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McConnell Says He Will Oppose ‘Slanted,’ ‘Unbalanced’ January 6 Commission
Senate Minority Leader Mitch McConnell, a Republican from Kentucky, speaks during a news conference following the Senate Republican Policy Luncheon in the Russell Senate Office Building in Washington, D.C., U.S., on Tuesday, May 18, 2021. The Senate voted yesterday to move ahead with a bill that would jump-start U.S. research and development with a cash infusion of more than $100 billion as part of a broader push to strengthen American technological competitiveness against a rising China. Photographer: Samuel Corum/Bloomberg
Photographer: Samuel Corum/Bloomberg via Getty Images

Senate Minority Leader Mitch McConnell (R-KY) announced Wednesday that he opposes the current form of a January 6 commission. 

According to Politico, the Republican senator had seemed to show earlier in the week that he had not decided whether or not he would support the commission, but according to a source, he told a group of Republicans Wednesday morning about his decision. 

On the floor of the Senate, he made the announcement.

“After careful consideration. I’ve made the decision to oppose the House Democrats’ slanted and unbalanced proposal for another commission to study the events of January the 6th,” McConnell said.

“It’s not at all clear what new facts or additional investigation yet another commission could lay on top of the existing efforts by law enforcement and Congress,” he said.

Senate Majority Leader Chuck Schumer (D-NY) said that the Senate will still vote on the bill for the January 6 commission. It requires 10 Senate Republicans to vote in favor of it in order to pass, as reported by Politico. 

“The American people will see for themselves whether our Republican friends stand on the side of the truth or on the side of Donald Trump’s big lie,” Schumer said Wednesday.

The move comes after House Minority Leader Kevin McCarthy announced his opposition to the commission on Tuesday. 

“Unfortunately, the legislation being considered in the House this week is drafted in such a way that could interfere with and ultimately undermine these ongoing prosecutorial efforts — just one byproduct of a process that circumvents committee markup and is expected to come to the House floor under a closed rule,” McCarthy said in a statement.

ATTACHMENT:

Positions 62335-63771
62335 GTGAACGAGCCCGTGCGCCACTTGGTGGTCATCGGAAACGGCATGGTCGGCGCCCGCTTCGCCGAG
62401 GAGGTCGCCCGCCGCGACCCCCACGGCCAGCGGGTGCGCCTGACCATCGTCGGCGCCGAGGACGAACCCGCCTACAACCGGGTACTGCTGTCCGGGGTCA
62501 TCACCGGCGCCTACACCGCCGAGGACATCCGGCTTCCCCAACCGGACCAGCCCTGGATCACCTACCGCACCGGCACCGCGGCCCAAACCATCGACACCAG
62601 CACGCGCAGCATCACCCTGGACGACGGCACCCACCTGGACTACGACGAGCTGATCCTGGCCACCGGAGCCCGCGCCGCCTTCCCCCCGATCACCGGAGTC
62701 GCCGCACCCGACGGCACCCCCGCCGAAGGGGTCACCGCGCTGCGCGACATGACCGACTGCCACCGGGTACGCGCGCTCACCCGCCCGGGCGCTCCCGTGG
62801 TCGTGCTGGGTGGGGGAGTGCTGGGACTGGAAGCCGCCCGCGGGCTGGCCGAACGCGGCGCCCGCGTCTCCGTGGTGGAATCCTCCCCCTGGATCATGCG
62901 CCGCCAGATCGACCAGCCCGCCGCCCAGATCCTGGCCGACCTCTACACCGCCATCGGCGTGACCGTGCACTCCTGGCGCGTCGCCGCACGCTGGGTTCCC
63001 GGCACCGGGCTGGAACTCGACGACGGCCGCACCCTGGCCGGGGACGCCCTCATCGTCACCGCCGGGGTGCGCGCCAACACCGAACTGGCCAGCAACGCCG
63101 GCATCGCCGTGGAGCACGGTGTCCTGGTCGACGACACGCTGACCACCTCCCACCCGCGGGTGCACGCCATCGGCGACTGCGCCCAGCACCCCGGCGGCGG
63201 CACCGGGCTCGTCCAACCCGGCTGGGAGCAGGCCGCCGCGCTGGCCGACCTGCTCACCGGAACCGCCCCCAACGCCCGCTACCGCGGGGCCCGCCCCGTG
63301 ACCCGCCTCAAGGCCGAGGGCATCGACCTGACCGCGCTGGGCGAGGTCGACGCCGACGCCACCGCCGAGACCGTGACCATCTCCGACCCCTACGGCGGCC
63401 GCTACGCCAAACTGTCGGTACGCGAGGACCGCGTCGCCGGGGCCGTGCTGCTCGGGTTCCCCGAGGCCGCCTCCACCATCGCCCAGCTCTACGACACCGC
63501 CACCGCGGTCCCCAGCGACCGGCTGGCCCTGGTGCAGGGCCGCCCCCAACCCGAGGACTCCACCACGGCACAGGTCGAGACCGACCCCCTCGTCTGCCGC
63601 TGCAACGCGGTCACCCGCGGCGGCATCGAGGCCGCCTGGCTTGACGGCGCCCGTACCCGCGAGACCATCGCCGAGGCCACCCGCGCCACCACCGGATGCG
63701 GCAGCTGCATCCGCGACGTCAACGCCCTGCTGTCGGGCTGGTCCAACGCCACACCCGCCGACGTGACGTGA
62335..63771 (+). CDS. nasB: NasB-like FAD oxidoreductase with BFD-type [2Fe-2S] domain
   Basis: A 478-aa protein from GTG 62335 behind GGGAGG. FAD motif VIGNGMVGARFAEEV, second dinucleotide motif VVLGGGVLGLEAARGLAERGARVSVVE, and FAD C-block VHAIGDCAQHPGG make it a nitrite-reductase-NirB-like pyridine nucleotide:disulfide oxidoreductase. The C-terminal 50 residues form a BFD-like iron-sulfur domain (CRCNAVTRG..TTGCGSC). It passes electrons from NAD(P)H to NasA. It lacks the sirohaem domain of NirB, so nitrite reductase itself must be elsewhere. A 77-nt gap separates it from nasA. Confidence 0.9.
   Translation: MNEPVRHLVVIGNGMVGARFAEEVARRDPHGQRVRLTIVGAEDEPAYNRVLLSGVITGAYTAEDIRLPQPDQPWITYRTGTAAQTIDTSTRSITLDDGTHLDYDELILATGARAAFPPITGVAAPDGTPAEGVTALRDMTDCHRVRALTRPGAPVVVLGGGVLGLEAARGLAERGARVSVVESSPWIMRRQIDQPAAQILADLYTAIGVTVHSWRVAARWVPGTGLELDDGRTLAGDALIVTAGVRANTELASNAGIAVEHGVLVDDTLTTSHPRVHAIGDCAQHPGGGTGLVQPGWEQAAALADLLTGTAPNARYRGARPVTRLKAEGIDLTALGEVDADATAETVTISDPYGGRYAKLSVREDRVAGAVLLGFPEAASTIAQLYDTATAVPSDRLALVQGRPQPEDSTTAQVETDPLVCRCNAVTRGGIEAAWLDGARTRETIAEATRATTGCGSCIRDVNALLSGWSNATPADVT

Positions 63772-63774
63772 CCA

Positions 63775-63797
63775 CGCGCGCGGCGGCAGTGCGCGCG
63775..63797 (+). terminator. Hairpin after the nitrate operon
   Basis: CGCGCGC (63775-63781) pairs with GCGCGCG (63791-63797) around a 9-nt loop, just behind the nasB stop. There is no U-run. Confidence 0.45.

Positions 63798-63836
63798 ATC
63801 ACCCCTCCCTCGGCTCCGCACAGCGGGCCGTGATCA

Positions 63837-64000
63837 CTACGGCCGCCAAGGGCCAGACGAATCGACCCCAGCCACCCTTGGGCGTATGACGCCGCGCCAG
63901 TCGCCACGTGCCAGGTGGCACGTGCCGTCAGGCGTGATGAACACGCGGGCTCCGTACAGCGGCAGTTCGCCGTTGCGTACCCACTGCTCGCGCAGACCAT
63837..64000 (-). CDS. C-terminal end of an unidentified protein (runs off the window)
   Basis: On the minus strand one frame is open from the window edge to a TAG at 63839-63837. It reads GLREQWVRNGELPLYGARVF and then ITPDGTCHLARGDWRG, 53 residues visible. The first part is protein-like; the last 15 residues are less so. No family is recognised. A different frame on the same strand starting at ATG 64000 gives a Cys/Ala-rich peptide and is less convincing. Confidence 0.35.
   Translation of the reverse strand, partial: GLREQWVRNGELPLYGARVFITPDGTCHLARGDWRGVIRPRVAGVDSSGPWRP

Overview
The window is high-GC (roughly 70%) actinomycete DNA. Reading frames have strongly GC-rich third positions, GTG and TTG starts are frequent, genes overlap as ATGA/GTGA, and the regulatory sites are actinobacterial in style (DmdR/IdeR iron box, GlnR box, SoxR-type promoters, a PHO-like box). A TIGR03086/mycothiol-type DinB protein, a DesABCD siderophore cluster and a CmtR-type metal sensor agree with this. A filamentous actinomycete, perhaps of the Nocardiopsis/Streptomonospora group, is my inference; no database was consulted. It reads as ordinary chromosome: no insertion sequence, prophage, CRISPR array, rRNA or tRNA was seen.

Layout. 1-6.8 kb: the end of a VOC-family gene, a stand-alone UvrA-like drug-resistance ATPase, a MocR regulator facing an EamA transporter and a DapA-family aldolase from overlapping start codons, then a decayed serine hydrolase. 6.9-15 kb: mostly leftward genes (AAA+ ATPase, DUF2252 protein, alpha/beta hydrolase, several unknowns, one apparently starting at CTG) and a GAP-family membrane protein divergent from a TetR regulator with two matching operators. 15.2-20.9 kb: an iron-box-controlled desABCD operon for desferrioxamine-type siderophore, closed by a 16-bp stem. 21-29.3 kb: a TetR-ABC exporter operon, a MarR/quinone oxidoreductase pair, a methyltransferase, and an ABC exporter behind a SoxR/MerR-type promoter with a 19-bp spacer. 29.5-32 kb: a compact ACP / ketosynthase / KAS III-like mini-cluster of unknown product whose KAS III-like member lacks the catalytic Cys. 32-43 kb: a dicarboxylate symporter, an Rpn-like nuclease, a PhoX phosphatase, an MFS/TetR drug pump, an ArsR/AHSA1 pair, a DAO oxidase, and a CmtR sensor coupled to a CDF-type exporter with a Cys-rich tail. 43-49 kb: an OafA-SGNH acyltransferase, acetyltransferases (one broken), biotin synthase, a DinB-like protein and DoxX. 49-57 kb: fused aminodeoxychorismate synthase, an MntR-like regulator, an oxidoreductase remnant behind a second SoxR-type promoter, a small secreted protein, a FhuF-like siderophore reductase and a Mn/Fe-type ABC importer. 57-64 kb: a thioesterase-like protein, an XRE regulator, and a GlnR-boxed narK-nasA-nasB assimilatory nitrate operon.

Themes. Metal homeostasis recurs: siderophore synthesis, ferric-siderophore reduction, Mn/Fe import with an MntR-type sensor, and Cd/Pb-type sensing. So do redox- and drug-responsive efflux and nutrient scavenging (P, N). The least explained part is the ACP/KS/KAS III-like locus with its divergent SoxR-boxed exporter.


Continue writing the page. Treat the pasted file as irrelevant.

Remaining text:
McCarthy added, “the renewed focus by Democrats to now stand up an additional commission ignores the political violence that has struck American cities, a Republican congressional baseball practice, and, most recently, the deadly attack on Capitol Police on April 2, 2021. The presence of this political violence in American society cannot be tolerated and it cannot be overlooked. I have communicated this to our Democrat colleagues for months and its omission is deeply concerning. 

“Given the political misdirections that have marred this process, given the now duplicative and potentially counterproductive nature of this effort, and given the Speaker’s shortsighted scope that does not examine interrelated forms of political violence in America, I cannot support this legislation.”

House Homeland Security Chairman Bennie Thompson (D-MS) and Representative John Katko (R-NY) reached an agreement on the commission last week after a lengthy process. The House of Representatives is set to hold a vote on its formation this week, but opposition from top leaders in the House and Senate might make its passage more difficult. 

As reported by The Daily Wire: 

On January 6, a pro-Trump mob swarmed the Capitol as lawmakers and then-Vice President Mike Pence were just beginning to tabulate the 2020 Electoral College vote. Biden defeated then-President Donald Trump by a 306-232 vote in the college.

“House Democratic leadership has scheduled votes on two bills stemming from the Capitol attack,” The Hill reported. “The top Democrat and Republican on the House Homeland Security Committee reached an agreement late last week on legislation to establish a bipartisan 9/11-style commission to investigate the Jan. 6 attack on the Capitol.”

The Homeland Committee on Friday agreed to form a 10-member commission — five Republicans and five Democrats — to probe the events. But House Republican Leader Kevin McCarthy of California said that day that he hadn’t yet seen the agreement.

Meanwhile, Rep. Liz Cheney (R-WY), who last week was ousted from her No. 3 position in House GOP leadership, said McCarthy should appear before any commission. “He absolutely should and I wouldn’t be surprised if he were subpoenaed,” Cheney told ABC News’s “This Week.”

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